Soft drinks taxes have not proven to achieve any public health objectives but have been seen to destroy jobs and economic value.


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Discriminatory taxation is ineffective. Taxing food and drink does not address obesity or support public health goals and does not teach people how to lead balanced and healthy lifestyles. It patronises consumers rather than helping them.

Taxing food and drink places pressure on hard-working families. It is regressive and lays the greatest burden on the least well-off, who spend a greater proportion of their income on food and drink. Recent food price inflation has already raised prices and food taxes will hit people even harder.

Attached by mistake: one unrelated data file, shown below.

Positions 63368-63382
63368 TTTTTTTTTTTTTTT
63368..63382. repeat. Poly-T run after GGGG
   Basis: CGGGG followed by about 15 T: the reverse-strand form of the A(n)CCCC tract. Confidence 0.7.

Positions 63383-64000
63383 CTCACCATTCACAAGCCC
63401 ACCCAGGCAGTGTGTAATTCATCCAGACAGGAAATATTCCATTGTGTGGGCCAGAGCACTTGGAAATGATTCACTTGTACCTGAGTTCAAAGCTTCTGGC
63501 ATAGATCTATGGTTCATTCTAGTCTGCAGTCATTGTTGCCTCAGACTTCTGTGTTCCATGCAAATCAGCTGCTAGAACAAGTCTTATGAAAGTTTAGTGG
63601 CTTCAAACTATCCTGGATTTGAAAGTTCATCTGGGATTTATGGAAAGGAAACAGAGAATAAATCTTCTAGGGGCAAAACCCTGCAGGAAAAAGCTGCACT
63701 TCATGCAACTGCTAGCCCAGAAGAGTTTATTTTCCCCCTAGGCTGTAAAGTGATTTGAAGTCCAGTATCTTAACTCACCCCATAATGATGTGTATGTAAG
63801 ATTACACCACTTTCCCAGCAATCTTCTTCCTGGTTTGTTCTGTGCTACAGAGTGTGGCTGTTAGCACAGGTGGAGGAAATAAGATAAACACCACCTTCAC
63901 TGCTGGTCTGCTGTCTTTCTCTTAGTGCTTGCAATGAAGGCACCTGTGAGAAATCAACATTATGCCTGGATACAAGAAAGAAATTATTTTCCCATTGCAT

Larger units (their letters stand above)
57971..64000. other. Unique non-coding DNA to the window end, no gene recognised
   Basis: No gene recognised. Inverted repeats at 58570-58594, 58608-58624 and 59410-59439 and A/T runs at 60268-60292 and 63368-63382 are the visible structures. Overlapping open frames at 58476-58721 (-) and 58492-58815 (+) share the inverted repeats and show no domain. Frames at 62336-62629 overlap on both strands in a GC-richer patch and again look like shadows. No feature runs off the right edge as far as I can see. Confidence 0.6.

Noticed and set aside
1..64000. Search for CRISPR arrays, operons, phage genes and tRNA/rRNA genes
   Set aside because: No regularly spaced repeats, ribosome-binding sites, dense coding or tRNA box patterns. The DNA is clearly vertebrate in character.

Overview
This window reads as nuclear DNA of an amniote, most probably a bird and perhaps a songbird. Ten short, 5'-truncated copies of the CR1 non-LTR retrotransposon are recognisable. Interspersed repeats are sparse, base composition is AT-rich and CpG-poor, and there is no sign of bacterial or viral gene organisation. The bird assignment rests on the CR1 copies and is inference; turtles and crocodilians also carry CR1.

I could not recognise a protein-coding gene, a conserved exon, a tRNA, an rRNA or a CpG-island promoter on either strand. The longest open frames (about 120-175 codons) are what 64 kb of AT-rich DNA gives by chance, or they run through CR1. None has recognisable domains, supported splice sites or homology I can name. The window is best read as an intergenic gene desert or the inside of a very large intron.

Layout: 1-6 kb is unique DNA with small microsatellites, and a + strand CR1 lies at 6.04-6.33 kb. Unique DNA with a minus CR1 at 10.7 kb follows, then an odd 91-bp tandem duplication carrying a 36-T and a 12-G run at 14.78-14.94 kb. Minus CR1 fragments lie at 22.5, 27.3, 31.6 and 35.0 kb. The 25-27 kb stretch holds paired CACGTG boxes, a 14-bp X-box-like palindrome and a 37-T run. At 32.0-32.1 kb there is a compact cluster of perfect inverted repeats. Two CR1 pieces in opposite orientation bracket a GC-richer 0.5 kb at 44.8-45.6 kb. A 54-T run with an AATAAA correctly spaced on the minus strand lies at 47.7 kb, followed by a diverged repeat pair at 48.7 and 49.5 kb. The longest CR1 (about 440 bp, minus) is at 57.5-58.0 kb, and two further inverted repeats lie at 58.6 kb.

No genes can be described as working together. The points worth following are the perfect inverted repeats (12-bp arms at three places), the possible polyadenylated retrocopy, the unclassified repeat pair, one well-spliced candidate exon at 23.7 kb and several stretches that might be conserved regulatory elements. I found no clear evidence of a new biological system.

Governments need to be open as to why they are taxing food and drink. If they need to plug a budget deficit that is one thing, but they will not make people healthy by taxing their food and drink.

Food and drink taxes are currently being voted down by governments and parliaments right across Europe. They have not proven to achieve any public health objectives and they destroy jobs and economic value.

Find below a selection of relevant studies and media articles on the role of education in promoting balanced lifestyles: